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PG&E is storing six casks of nuclear waste near Humboldt Bay, raising concerns

click to enlarge A dry cask at the Humboldt Bay Power Plant used to store spent nuclear fuel rods.


A dry cask at the Humboldt Bay Power Plant used to store spent nuclear fuel rods.

Need something to add to your worry list? Something in addition to global warming, sea level rise, wildfires, war, social injustice, the next tsunami and that long-expected mega-earthquake? How about the six casks of nuclear waste stored at the Humboldt Bay Power Plant?

Staff members of the Nuclear Regulatory Commission — at least those well-spoken gentlemen who hosted a public meeting on Aug. 26 at the Wharfinger Building — would assure you that the nuclear waste should be very far down on that worry list. But some members of the public would tell you otherwise. That clash of viewpoints made for a very interesting two hours.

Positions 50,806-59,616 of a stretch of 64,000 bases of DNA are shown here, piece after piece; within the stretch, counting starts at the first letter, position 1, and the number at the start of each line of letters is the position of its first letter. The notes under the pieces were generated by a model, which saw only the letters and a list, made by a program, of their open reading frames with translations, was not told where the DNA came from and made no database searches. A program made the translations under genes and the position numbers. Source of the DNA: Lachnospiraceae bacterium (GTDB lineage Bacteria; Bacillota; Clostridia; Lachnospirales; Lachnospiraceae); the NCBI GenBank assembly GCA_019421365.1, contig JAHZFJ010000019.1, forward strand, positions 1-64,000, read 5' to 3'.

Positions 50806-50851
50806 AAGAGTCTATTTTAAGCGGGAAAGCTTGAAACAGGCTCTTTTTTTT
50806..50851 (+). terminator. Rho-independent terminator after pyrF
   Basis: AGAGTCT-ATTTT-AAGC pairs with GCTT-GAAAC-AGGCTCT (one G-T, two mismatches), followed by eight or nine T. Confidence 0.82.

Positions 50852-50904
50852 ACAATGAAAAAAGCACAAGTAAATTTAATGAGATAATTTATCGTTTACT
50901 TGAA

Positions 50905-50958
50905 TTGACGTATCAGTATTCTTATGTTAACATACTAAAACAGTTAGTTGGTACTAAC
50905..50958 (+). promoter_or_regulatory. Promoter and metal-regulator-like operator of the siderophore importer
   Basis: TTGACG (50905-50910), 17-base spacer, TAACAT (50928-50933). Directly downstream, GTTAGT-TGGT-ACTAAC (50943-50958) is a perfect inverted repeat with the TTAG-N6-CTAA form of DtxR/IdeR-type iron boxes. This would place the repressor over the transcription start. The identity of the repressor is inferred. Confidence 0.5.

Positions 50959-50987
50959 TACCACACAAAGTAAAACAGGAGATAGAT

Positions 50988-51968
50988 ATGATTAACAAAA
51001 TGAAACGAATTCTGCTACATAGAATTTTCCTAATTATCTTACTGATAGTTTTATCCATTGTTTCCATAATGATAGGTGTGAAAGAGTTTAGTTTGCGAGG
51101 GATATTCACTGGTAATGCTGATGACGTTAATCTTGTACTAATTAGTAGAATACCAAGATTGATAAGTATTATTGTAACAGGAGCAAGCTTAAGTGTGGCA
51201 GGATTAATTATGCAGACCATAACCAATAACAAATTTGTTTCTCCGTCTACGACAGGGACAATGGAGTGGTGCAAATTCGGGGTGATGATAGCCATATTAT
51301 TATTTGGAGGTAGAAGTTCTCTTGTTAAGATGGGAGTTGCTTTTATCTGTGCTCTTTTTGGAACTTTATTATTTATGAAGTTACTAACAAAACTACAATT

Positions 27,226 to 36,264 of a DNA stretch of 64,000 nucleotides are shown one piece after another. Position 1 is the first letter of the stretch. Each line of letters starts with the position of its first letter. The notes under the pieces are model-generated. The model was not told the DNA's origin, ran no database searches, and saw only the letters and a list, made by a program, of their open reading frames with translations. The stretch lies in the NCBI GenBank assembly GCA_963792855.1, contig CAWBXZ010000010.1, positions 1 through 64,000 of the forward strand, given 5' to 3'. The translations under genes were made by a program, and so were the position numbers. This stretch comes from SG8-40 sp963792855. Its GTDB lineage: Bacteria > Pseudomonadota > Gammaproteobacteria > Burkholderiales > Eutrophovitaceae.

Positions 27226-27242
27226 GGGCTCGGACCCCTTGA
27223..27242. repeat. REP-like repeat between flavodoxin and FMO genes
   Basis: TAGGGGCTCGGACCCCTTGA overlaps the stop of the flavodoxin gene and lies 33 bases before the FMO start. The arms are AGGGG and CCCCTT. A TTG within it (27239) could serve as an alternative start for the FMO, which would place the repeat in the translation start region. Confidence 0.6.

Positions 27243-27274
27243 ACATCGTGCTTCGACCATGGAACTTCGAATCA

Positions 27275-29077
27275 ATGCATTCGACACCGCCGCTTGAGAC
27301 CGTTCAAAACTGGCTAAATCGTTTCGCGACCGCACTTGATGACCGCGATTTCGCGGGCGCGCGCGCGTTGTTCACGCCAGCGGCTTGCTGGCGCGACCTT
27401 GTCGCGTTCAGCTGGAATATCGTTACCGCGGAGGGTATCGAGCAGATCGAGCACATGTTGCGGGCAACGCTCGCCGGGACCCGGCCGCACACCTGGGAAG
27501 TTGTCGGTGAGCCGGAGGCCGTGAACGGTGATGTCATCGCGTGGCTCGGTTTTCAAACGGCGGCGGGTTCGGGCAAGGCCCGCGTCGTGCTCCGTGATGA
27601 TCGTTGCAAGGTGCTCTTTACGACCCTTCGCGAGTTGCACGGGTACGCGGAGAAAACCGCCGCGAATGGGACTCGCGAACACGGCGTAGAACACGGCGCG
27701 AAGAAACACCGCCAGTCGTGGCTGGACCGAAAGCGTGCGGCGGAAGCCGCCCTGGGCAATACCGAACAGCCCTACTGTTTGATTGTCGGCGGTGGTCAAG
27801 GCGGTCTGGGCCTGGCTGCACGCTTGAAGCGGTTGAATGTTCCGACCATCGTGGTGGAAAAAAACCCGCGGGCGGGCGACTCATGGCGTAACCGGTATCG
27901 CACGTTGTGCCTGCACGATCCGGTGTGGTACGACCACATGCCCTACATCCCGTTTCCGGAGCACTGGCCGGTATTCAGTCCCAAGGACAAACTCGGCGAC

The original purpose of the meeting was to satisfy some pro forma requirement for public interaction, a necessary task to check a box on a bureaucratic to-do list. However, not a half hour in, some very concerned folks had seized control of the agenda and were letting the NRC and the PG&E public relations officer know exactly what they thought — and feared — about the legacy of Humboldt's experiment with nuclear energy.

In the 1950s, atomic energy was touted as the solution to all America's energy needs. In 1960, PG&E began construction of a nuclear power plant next to its existing conventional power plant at King Salmon. It went on line in 1962 at a cost of $33 million. Fifteen years later, PG&E took the plant off line, estimating at that time the cost of decommissioning would be $382 million. Fortunately, rate-payers had been contributing to this fund each month as we paid our monthly power bills. Apparently, we will continue to be paying for quite some time, as the final cost of decommissioning is now estimated at more than $1 billion.

When the plant was designed, somehow PG&E's engineers failed to notice the earthquake fault right below the installation. And retrofitting a functioning nuclear plant is a lot harder than retrofitting a Victorian mansion or even a freeway overpass — you have all those intensely hot, radioactive fuel rods that can't be exposed to the open air to deal with — and PG&E decided it was better to simply shut the darn thing down.